Kibaroğlu added that Washington must leave biases toward Ankara behind and establish a rapprochement without prejudice toward Turkey, particularly through showing support after the coup attempt. Commenting on the future of Turkish-U.S. relations, he said: “It is hard to know what will happen if Donald Trump wins the presidential elections. Individual attitudes will play a big role. However, Washington must be informed by accurate analysis from Ankara, leaving behind an imperious attitude.”
Galip Dalay, director of the Istanbul-based al-Sharq Forum, stressed that the extradition of Gülen is a major issue between Ankara and the U.S. administration, among other issues.
“They [President Erdoğan being] an authoritarian discourse in the U.S. is a result of political conflicts between the two states. The Gülen issue is ‘the issue’ causing the recent political crisis, among other disagreements,” Dalay said.
Commenting on U.S. reluctance to extradite Gülen, Dalay added that it would be a “lose-lose situation for relations between the two states.” “The Gülen issue is a result of disagreements on visions and strategy. In a way it, it is a result of U.S. desire to discipline Turkey, and Turkey resisting it. Such behavior is a lose-lose situation for both countries.” Dalay added that the U.S. not extraditing Gülen “would be a manageable crisis between the two states, but it would further damage trust.”
Yaşar Hacısalihoğlu, Yeni Yüzyıl University’s vice dean and academic in the Department of International Relations, said the U.S.’s decision on whether to extradite Gülen would expose Washington’s stance on democracy.
“When the scale of democracy is set up, the U.S. will decide. Either it will put its weight on the side of an anti-democratic bloody coup attempt against the people’s will and a person behind such an act that does not count as democracy, or it will side with democracy and the people’s free-will and their democratically elected government,” he said. “If they return Gülen to Turkey, they will. This would be a test for the U.S. If not, it would be a reflection of the anti-Erdoğan stance. They will either lose Turkey’s democracy or develop their relationship as an ally.” Hacısalihoğlu also said the U.S. must recognize Ankara’s right to establish its own agenda, saying: “Turkey is no longer a simple NATO ally, like it was during the Cold War. Neither Turkey nor Mr. Erdoğan is in that position anymore. This must be acknowledged. If Turkey’s rightful demands are met, Mr. Erdoğan will not be a harsh leader.”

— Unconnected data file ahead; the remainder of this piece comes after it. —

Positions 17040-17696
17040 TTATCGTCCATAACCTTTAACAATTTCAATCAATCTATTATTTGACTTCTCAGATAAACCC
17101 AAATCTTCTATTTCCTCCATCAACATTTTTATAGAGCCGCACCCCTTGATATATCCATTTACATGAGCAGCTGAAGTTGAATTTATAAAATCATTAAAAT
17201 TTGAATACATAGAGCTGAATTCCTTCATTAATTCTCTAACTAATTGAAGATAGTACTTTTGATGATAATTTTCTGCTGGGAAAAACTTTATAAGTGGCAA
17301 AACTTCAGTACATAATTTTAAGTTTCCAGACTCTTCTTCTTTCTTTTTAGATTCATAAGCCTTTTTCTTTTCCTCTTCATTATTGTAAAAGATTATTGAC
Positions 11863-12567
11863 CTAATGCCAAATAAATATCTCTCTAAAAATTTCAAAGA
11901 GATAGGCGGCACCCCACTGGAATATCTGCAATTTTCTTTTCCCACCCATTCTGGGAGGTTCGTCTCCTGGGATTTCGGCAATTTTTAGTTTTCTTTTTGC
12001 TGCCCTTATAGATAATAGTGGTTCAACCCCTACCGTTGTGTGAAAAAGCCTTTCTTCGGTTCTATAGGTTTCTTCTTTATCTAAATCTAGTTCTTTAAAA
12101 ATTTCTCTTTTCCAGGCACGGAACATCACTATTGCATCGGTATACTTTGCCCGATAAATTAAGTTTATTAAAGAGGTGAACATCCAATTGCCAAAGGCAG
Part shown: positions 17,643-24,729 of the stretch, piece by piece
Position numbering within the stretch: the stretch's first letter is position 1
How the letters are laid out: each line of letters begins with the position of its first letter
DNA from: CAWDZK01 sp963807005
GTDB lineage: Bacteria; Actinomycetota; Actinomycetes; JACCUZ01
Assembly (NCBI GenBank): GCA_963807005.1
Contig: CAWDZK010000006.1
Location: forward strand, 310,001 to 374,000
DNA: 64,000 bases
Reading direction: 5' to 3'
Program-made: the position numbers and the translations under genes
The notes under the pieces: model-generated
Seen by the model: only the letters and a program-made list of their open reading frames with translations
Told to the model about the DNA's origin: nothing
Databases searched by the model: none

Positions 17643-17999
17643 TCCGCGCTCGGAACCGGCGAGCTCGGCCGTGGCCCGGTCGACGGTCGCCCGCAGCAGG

Turkey continues to provide evidence to prove that Gülen and his cult-like network is behind the bloody coup attempt, which aimed at overthrowing the democratically elected government, in addition to the infiltration into state institutions, creating what is commonly known as a “parallel structure.”
On the extradition of Gülen, Turkey has submitted formal requests more than once, and boxes of evidence, to the U.S. Department of Justice, in addition to the already known motives of the group against Turkey’s democratically elected government. In fact, many leading figures of the coup attempt have also openly signaled to the U.S.-based figure as being the man behind the coup in their testimonies. However, America remains reluctant.
At a time where there is political reconciliation between Turkey’s political parties and a strong united position toward all terror groups, including FETÖ, the PKK, PYD, DAESH, and other threats to Turkey’s democracy, it seems rather beneficial for the U.S. to stand by the people’s free will in Turkey and support Turkish democracy. In fact, this is perhaps one of the golden opportunities for the U.S. to re-establish and repair its image in the public eye, which has been damaged for a long period now, by siding with Turkey’s people and standing against a bloody coup attempt, where 240 people lost their lives and more than 2,200 others were injured.